PhD studentship opportunity

The School of Psychology at UEL will be offering a University Studentship for a full-time MPhil/PhD student commencing in February 2010.  The studentship will cover fees and a bursary of £12,000 per annum. This is a competitive scheme with a number of projects. My project is entitlted, “Does having a drink help you think? The effect of water consumption on cognition and mood in adults.”

You can find more details about the application process here. This studentship is only open to home students.

And more details on my project are below


While there are studies that suggest that dehydration negatively affects cognition in adults1-2, not only are the results of these studies inconclusive, but they confound the effects of dehydration with the methods by which it is induced (heat stress, fluid restriction and or exercise3.  A related question is whether drinking water can aid cognition under normal conditions (i.e. no or mild dehydration).

There is a developing area of research on the positive effects of water consumption on cognition in children4-7, suggesting that having a drink of water positively affects performance on tasks employing visual attention and visual memory.  However, there is very little research examining the effects of water consumption on cognitive performance in non-dehydrated adults.  The research that has been conducted suggests that water consumption positively impacts on subjective ratings of alertness8.  It also improves cognitive performance in the case of individuals who were thirsty before they had a drink8.

The research question that will be addressed by this PhD is: what are the effects of water consumption on cognition and mood in adults?

By negotiation with the supervision team, this could take a number of different directions. It could, for example, examine what specific cognitive processes are affected by water consumption. Alternatively, it could describe and quantify the water consumption effect, for example, by evaluating the amount of water drunk, the length of interval between water consumption and improvements in performance and/or the duration of the effect. It could also explore how initial thirst interacts with water consumption to affect cognition.


1. Cian, C., Koulmann, N., Barraud, P. A., Raphel, C., Jimenez, C., & Melin, B. (2000). Influence of Variations in Body Hydration on Cognitive Function: Effect of Hyperhydration, Heat Stress, and Exercise-Induced Dehydration. Journal of Psychophysiology, 14, 29-36.

2. Gopinathan, P., Pichan, G., & Sharma, V. (1988). Role of dehydration in heat stress-induced variations in mental performance. Archives of Environmental Health, 43, 15-17.

3. Lieberman, H. R. (2007). Hydration and Cognition: A Critical Review and Recommendations for Future Research. Journal of the American College of Nutrition, 26(suppl 5), 555S-561S.

4. Benton, D., & Burgess, N. (2009). The effect of the consumption of water on the memory and attention of children. Appetite, 53, 143-146.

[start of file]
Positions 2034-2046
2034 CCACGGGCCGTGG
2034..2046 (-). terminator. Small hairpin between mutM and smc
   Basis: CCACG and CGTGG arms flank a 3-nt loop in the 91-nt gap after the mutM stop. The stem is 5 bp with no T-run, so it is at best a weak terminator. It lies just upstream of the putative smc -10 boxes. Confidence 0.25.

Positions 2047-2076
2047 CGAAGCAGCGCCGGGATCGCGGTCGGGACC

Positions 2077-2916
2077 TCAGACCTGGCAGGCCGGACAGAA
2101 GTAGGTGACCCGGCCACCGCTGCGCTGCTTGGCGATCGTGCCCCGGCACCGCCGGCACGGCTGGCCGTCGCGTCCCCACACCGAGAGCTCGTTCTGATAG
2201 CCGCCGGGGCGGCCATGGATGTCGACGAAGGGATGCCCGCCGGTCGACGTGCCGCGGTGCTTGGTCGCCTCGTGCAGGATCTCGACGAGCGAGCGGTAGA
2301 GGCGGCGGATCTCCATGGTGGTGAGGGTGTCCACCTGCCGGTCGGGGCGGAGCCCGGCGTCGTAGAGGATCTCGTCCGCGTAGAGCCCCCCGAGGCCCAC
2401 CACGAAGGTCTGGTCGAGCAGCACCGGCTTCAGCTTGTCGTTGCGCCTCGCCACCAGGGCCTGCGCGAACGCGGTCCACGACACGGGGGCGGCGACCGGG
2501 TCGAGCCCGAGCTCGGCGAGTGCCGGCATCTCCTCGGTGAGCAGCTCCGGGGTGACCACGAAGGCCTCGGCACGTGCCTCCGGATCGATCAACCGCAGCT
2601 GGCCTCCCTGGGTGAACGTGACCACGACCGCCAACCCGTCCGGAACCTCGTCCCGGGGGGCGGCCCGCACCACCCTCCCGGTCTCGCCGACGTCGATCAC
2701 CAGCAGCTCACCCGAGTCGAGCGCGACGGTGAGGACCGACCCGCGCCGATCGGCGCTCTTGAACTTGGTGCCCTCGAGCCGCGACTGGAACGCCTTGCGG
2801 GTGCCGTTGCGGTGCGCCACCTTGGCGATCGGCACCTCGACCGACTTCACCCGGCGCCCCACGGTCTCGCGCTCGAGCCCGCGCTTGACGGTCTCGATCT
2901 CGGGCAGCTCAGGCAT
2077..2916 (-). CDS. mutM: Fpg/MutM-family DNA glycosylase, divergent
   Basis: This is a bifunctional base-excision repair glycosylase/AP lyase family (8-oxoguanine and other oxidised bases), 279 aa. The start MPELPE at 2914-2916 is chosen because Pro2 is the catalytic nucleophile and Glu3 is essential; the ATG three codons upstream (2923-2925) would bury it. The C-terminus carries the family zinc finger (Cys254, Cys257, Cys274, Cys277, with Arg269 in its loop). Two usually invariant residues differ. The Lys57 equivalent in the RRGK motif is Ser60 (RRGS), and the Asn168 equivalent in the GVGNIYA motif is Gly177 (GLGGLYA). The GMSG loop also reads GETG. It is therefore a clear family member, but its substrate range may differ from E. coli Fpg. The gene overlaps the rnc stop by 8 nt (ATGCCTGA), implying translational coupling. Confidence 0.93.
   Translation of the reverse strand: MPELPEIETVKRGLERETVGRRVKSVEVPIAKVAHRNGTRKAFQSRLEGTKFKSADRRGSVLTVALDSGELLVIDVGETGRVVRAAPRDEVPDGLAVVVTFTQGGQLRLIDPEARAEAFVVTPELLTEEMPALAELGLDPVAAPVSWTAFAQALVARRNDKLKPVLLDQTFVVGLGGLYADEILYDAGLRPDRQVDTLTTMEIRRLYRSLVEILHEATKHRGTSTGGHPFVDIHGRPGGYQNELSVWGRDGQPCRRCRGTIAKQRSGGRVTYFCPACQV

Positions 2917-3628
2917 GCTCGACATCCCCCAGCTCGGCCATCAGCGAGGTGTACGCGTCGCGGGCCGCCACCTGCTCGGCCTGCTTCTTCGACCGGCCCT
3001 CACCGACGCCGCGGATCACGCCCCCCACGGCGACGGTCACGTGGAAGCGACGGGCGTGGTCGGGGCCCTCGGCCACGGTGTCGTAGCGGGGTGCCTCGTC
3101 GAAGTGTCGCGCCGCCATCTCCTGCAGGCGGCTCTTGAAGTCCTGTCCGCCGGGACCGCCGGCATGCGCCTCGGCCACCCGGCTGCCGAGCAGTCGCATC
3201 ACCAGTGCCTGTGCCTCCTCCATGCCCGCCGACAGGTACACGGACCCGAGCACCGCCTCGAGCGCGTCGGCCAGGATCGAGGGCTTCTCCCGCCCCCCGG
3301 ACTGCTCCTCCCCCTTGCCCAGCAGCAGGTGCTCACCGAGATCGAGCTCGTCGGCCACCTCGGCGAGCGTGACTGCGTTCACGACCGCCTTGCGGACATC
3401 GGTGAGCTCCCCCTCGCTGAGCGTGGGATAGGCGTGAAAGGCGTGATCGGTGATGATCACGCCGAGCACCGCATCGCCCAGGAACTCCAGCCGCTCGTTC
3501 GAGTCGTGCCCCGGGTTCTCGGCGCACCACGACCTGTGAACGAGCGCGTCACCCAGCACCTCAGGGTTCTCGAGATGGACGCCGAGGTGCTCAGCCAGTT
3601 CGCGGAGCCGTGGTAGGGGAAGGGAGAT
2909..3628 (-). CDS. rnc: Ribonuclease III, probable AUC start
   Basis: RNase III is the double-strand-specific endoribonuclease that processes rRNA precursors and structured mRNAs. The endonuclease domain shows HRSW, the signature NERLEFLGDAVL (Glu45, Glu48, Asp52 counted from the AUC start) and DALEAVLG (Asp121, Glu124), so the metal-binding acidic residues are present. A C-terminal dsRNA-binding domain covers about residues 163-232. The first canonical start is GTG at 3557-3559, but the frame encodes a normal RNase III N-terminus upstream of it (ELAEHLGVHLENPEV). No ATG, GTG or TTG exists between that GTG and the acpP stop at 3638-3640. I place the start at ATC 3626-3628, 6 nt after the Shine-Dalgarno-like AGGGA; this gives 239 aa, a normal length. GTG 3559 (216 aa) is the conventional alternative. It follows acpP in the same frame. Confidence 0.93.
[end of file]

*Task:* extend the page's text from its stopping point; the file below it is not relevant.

5. Edmonds, C. J., & Burford, D. (2009). Should children drink more water? The effects of drinking water on cognition in children. Appetite, 52, 776-779.

6. Edmonds, C.J. & Jeffes, B. (2009). Does having a drink help you think? 6–7 year old children show improvements in cognitive performance from baseline to test after having a drink of water. Appetite

7. Fadda, R., Rappinett, G., Grathwohl, D., Parisi, M., Fanari, R., & Schmitt, J. A. J. (2008). The benefits of drinking supplementary water at school on cognitive performance in children, 41st Annual Meeting of the International Society for Developmental Psychobiology. Washington D.C.

8. Rogers, P. J., Kainth, A., & Smit, H. J. (2001). A drink of water can improve or impair mental performance depending on small differences in thirst. Appetite, 36, 57-58.

9. Schretlen D. (1989). The Brief Test of Attention. Psychological Assessment Resources: Lutz, Fla.

10. Cambridge Cognition. (2004). The Cambridge Neuropsychological Testing Automated Battery (CANTAB).

11. Bedard, A.C., Martinussen, R., Ickowicz, A., Tannock, R. (2004). Methylphenidate improves visual-spatial memory in children with attention-deficit/hyperactivity disorder. Journal of the American Academy of Child and Adolescent Psychiatry, 43, 260-68.

12. Levy, R., Sahakian, B.J., Warburton, D.M., Jones, G., Gray, J. (1992). Effects of acute subcutaneous nicotine on attention, information processing and short-term memory in Alzheimer’s disease. Psychopharmacology, 108, 485-94

13. Sahakian, B.J., Mehta, M.A., Goodyer, I.M. (2004). Methylphenidate improves working memory and set-shifting in AD/HD: relationships to baseline memory capacity. Journal of Child Psychology and Psychiatry, 45, 293-305.

14. File, S.E., Hartley, D.E., Elsabagh, S., Ali, O., Williamson, E.M. (2005). Differential cognitive effects of Ginkgo biloba after acute and chronic treatment in healthy young volunteers. Psychopharmacology, 179, 437-46.

15. Goodwin, G.M., Cowen, P.J., Harmer, C.J., McTavish, S.F.B., Clark, L. (2001).Tyrosine depletion attenuates dopamine function in healthy volunteers. Psychopharmacology, 154,105-11.

16. Goodwin, G.M., Cowen, P.J., Harmer, C.J., McTavish, S.F.B., Clark, L., McPherson, M.H., et al. (2001).  Antidopaminergic effects of dietary tyrosine depletion in healthy subjects and patients with manic illness. British Journal of Psychiatry, 179, 356-60.

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